Infants’ delicate skin cannot withstand summer sun. Elders and others who are taking certain prescription medications are also vulnerable to sunburn, heat exhaustion and heat stroke. Installing a permanent backyard shade structure gives the entire family a break from harsh sun and extreme summer heat.
Make It Affordable
Create a budget for your project. Decide whether you need a temporary shade structure that can be assembled and disassembled as needed, or a more permanent structure. Temporary structures include tents, screen houses, canopies and awnings. Permanent structures such as pergolas, gazebos and picnic shelters can add or subtract value from your home, depending on the quality of materials and type of construction.
Choose the shade structure that will best fit your needs, budget and available space. Assemble the tools and materials you need to make your chosen structure. Use recycled materials if they are available. Consider shopping at a Habitat for Humanity ReStore. The Habitat ReStore sells recovered and recycled construction materials at a fraction of the cost of buying them new.
Build a Firm Foundation
Clear and level the area where you intend to build your shade structure. Decide whether to build on bare ground or lay a footer. Permanent structures add value to your home if you build on a footer. Once the area is level, build a footer frame from 1-inch-by-4-inch, 1-inch by-6-inch or 1-inch-by-12-inch stock lumber to your desired dimensions, depending how deep a footer you need.
Dig 2-feet-deep post holes in the four corners of your footer, plus one additional pole for every 4 feet of distance between poles. Place your posts in the holes and back-fill with gravel. Check whether each pole is level using a plumb bob hung from a spirit level. Adjust the posts until they are level and straight. Brace the posts with 2-by-4-inch stock lumber if needed.
Mix quick-drying concrete in a wheelbarrow according to package directions and fill the holes with concrete. Each bag of concrete should fill two post holes. Allow concrete to dry for three to five days before proceeding.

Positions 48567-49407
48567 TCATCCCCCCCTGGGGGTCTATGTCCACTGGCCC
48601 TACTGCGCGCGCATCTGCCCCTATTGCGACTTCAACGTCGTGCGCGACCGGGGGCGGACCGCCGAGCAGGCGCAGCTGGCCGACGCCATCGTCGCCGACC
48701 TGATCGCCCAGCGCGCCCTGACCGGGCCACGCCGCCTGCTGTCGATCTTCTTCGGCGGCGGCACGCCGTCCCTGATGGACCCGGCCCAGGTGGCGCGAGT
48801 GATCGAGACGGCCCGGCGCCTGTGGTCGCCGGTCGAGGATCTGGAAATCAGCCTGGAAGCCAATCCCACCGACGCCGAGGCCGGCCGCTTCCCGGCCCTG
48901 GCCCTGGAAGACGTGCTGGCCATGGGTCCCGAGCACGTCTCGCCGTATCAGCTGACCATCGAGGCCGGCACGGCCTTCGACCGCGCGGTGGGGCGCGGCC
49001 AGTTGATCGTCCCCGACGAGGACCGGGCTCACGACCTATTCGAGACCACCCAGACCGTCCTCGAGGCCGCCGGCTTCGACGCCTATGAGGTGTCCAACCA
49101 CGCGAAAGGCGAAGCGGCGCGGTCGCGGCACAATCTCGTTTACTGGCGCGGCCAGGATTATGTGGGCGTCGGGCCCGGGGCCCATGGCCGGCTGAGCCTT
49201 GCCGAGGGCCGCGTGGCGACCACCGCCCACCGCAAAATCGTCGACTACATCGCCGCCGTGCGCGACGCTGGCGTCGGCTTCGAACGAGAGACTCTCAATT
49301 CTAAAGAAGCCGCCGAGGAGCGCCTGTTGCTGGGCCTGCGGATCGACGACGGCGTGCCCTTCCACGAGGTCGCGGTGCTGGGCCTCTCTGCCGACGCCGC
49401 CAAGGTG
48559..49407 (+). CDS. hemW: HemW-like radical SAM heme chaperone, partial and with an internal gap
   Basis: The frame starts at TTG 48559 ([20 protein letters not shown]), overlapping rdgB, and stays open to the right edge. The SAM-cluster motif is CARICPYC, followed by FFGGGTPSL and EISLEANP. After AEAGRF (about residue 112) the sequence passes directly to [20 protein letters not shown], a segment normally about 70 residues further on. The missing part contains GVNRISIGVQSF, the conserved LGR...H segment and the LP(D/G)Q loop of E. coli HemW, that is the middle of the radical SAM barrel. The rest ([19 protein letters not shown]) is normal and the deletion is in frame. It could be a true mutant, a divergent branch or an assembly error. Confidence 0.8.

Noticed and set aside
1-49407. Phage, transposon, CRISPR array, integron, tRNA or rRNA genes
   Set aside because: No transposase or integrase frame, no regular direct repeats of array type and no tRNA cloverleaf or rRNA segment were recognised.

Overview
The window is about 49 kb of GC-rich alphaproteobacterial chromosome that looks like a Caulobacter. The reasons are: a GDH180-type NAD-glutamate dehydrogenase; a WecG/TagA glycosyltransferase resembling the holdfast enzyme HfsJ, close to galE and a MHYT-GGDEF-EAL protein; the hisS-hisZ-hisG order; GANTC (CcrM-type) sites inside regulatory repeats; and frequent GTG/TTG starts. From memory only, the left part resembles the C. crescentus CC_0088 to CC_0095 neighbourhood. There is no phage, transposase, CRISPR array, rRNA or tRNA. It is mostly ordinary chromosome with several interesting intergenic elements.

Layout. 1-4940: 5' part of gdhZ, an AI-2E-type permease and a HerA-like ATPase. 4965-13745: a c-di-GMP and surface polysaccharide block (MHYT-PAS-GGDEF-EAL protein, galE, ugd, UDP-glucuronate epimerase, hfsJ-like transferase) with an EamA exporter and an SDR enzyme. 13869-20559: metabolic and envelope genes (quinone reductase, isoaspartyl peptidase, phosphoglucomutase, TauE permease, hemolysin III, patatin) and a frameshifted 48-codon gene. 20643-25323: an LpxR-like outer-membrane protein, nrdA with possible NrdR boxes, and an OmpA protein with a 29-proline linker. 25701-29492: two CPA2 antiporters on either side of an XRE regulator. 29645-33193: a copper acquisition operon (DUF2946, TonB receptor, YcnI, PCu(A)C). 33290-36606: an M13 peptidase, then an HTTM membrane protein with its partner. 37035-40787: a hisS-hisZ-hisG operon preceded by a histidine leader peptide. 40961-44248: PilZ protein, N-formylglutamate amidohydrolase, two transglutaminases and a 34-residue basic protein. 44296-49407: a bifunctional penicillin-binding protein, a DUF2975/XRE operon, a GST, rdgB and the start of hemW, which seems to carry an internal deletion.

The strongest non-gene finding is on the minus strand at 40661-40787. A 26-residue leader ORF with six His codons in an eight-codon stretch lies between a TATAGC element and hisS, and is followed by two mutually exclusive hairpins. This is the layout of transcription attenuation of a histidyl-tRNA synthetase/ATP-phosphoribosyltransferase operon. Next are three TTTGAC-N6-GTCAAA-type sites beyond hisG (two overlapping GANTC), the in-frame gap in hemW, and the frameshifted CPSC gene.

Fill your footer with 2 inches of sand. Compact the sand with a water-filled lawn roller, then fill the remaining space in the footer with sharp-sided gravel. Do not use smooth, round gravel at this point in construction, because the sharp-sided gravel will provide a more stable base as the edges of each piece interlock under pressure. Compact the gravel and add more until the form is full to just below the top edge of the footer frame. Rent a cement mixer or hire a contractor to pour the foundation. Allow the concrete to dry for three to five days before proceeding.
Top It Off
If you are making a large picnic shelter, tiki hut, pergola or gazebo, you will probably need to use roof trusses. Smaller structures may not need them. Place your roof trusses on top of two opposite posts. Secure the trusses to the posts using the manufacturer’s recommended hardware. If you live in an area subject to high winds, use wrap-around corner braces for extra security.
Sheath the roof with a layer of plywood. Use 3/4-inch or thicker, especially if you live in an area with heavy winter snowfall or ice storms. If that is the case, install a radiant heat system of some sort to keep snow from accumulating and collapsing your roof.
Lay rolled rubber roofing over the plywood sheeting. Shingle or tile the roof. Install gutters, downspouts, rain cisterns and sides if desired. For an open shelter, use 3 or 4-feet-high sides with openings for entry and exit at each end and along the sides of the shelter.
- If you want a curved or free form footer shape, use black plastic landscape edging to outline your footer instead of stock lumber.
- If you are using fabric for your roof, you can use poles instead of posts and will not need any trusses.
- Do not alter ready-made trusses in any way or you could reduce their structural integrity, potentially causing serious injury and death due to collapse of the structure.
Published in: Home Improvement